Great Expectations: How the Weight of Winning Impacts the Summer Season

A few universal truths exist in sports, and e-Sports is no different. Winning isn't everything it's the only thing, there is no "I" in team, and of course that it's easier to win when no one expects you to do it. Being the scrappy underdog will always be easier than the old favorite and the biggest reason is expectations.

Ask any player and they will tell you that the mental game plays just as big of a role in the way a player and a team performs as their actual skill levels. So what does this mean for the LCS? It means that teams like GGU, Vulcun, and Ninjas in Pajamas (formerly Copenhagen Wolves) have their work cut out for them in the summer split.

The Problems Winning Creates

When a team has a great season, especially coming out of nowhere they are only expected to get better and better. Fans and the players believe themselves that they are essentially climbing a ladder and that a 2nd or 3rd place finish means a 1st place finish the next season. In reality, it's not that simple because a lot of things have to go correctly to win. That's what truly makes the incredible run of TSM all the more impressive. Everyone's been gunning for them for months and they still always manage to end on top.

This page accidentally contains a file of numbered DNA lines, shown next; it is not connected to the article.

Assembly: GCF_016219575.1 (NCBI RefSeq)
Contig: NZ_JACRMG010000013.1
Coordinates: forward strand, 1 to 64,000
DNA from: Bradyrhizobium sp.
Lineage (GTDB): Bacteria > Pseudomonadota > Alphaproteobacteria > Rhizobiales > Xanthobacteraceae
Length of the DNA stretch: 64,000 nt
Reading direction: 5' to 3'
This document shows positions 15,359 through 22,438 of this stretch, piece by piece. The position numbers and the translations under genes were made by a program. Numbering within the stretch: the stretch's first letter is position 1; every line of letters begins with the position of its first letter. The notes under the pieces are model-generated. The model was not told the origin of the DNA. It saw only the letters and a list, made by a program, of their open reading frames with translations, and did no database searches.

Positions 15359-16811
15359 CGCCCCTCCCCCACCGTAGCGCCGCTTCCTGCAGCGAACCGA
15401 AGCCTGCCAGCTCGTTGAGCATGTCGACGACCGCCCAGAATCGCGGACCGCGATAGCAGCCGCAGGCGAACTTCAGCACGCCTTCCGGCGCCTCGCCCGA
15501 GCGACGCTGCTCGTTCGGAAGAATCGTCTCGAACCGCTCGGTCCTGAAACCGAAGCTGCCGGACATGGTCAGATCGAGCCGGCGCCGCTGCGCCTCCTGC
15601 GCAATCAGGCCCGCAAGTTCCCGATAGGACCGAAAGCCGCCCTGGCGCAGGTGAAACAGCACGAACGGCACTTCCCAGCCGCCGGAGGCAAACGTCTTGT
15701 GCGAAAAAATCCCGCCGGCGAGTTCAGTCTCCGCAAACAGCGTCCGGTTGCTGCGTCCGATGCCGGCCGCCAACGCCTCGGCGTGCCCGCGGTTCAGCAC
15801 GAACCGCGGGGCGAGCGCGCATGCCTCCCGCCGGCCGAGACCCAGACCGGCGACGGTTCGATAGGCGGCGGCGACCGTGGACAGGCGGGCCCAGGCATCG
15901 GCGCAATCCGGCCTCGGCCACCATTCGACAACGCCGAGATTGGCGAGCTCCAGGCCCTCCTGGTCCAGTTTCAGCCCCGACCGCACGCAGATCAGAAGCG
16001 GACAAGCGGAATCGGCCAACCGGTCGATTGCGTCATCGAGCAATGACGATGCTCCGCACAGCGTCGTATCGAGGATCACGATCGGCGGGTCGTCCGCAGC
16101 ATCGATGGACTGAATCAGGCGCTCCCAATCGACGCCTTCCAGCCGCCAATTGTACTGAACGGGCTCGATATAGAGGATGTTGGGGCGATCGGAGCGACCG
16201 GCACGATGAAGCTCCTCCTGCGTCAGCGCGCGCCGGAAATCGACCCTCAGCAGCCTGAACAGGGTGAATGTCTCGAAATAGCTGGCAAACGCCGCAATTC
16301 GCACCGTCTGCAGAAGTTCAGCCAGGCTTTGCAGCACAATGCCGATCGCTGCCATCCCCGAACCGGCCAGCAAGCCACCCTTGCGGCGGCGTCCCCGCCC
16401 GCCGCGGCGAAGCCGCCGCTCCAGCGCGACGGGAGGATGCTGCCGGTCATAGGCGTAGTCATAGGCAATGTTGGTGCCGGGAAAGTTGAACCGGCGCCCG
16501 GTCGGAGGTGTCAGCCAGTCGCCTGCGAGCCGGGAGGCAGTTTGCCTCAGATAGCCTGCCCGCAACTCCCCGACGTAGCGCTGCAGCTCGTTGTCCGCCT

So what happens if one of those teams starts slow? They had seemed to figure it all last season and if they come out and start something like 2-5 everyone will be pressing the panic button. The outcry of the community will begin from Reddit to the General Discussion forums about how Vulcun was overrated or GGU's 2nd place finish was a fluke run. When you win and finish strong, the next time people are gunning for you, not the other way around. Teams take you more seriously than before and the element of surprise is gone.

We heard endless discussion about the top 4 and bottom 4 in the NA LCS. At the beginning of the season it was about how much better the top 4 was than the other 4. At the end, it was about how there was hardly a gap between any of the teams and if anything that's worse for the teams who finished highly. If one of those teams starts slow again this season, we could very easily see roster moves and the proverbial panic button struck too quickly. At the end of the day, e-Sports is a business and the business is winning.

It's not just from an organizational or community standpoint that is impacted. Psychologically as a team it hurts to lose when you expect to win. Confidence can be broken easily by losing a few games you thought you should win because you (and the community at large) were perceived as the stronger team. Teams are much more likely to argue when they are losing to a team they believe is worse than them whether it is actually the case or not, than losing to a team expected to crush them.

Dealing with the drama